honest phonology

Talking to someone about the standard controversies in linguistics a while ago, they suggested we should start a movement called honest phonology, a name which would capture how focussed it was going to be on directly observable and measurable phenomena, in contrast to the more hidden, abstract, speculative units and processes which (could be thought to) characterise a lot of conventional phonological analyses in the generative tradition. (If Tukey could name a statistical test Tukey’s Honestly Significant Difference, I don’t see why we couldn’t do the same for linguistics. Cath’s Refreshingly Honest Phonology: can’t you just see it.)

Regrettably, though, the best it seems I can do at the moment is naive phonology, which doesn’t have quite the same prestigious ring to it and isn’t particularly likely to progress my career in academia to any noticeable extent. How come, everything I read, sounds completely unfamiliar and clunky, as if I hadn’t been reading in and around this subject for donkey’s years. At this stage, you understand, it’s a bit worrying when it feels like I’ve been subtly missing the point all along.

In her 1970 book Suprasegmentals, for example, Ilse Lehiste mentions that “there is a difference in kind between segmental features proper and the features of pitch, stress, and quantity, [which are suprasegmental].” This is on page 2. Why did I never notice this before? Obviously there is a difference between segmental and suprasegmental features, but in my blissful ignorance I wouldn’t have called it a difference in kind, as if these were wholly different species of things going on within phonology.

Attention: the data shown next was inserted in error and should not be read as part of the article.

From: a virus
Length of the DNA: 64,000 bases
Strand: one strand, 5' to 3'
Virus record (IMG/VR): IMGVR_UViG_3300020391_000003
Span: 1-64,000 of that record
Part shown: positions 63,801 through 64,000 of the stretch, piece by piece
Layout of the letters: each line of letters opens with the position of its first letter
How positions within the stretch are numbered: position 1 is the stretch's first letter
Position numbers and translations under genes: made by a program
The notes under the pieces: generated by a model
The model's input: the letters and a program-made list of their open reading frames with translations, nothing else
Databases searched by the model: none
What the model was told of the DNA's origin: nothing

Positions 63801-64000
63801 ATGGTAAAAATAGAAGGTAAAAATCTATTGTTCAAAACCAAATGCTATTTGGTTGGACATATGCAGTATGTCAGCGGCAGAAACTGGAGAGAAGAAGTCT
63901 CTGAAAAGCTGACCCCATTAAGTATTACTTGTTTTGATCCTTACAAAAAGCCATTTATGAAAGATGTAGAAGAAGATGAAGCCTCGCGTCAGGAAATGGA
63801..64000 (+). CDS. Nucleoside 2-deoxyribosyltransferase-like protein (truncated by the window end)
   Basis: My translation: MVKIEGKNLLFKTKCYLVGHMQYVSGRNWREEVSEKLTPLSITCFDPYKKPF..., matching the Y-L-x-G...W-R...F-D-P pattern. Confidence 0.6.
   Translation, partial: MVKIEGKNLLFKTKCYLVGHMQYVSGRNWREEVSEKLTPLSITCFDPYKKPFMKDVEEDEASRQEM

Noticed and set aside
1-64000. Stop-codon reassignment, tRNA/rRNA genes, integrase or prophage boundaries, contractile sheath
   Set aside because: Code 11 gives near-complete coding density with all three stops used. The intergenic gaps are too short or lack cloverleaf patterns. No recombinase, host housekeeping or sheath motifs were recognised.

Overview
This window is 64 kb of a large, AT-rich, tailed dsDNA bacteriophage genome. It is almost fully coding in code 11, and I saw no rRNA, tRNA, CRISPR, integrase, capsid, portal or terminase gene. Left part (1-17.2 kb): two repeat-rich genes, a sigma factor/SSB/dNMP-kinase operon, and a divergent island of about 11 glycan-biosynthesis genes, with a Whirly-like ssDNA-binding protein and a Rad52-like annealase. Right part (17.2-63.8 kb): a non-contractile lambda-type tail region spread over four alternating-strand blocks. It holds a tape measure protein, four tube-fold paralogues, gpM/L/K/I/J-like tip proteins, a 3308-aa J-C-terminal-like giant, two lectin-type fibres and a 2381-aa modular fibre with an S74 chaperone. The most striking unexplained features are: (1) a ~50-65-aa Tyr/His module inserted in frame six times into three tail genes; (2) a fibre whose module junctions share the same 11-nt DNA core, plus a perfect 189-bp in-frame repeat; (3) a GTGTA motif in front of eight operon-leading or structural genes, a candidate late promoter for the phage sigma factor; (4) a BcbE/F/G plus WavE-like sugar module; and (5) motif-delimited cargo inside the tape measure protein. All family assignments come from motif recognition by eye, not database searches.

Is it just me, or shouldn’t it be possible – at least in principle, at least as some distant target to be aimed for – to have a unifying theory, one which can engage with the speech signal wholistically, and provide a coherent account of how all these different phenomena can be integrated, and how they could be understood as a package considering they are exhibited as a package. I can understand disentangling things as far as possible for the purposes of more in-depth analysis, but my preference, if it’s not too naive, would be to keep firmly at the back of your mind the principle that we disentangled them for the purposes of the analysis, not because they’re somehow really like that in the real world.

Hmm, and did I really want that “w” in holistically?

Advertisements

2 thoughts on “honest phonology

  1. I guess you can see something like that in Optimality Theory. Although each constraint evaluates some particular aspect of the output, everything is, ideally, computed in parallel.

    You can imagine that the constraints are doing the job of disentangling things “for the purposes of the analysis”, while the grammar is in fact evaluating the linguistic structures as whole, aiming for global well-formedness. That’s how I see the spirit of OT.

    Like

  2. Yes, I think that’s fair enough! I think OT does aim for that goal, in principle. But I’m moving away from generative theories in linguistics, including OT (trying to explore some alternatives) – and in fact, one of my worries about OT is that it seems to be one of the factors which keeps segmental phonology separate from suprasegmental phonology.

    Eg, I’ve recently been reading some articles by Prof April McMahon, where she argues that segmentals and suprasegmentals are indeed separate domains within phonology, and one of the arguments she uses is that OT is good for suprasegmentals and not-so-good for segmentals. She is careful to say that that in itself doesn’t necessarily mean they’re truly separate, but she does say that it’s indicative of their separateness that phonologists struggle to treat them in one unified account.

    But I’m still willing to be convinced in the other direction :D

    Like

Leave a Reply

Fill in your details below or click an icon to log in:

WordPress.com Logo

You are commenting using your WordPress.com account. Log Out / Change )

Twitter picture

You are commenting using your Twitter account. Log Out / Change )

Facebook photo

You are commenting using your Facebook account. Log Out / Change )

Google+ photo

You are commenting using your Google+ account. Log Out / Change )

Connecting to %s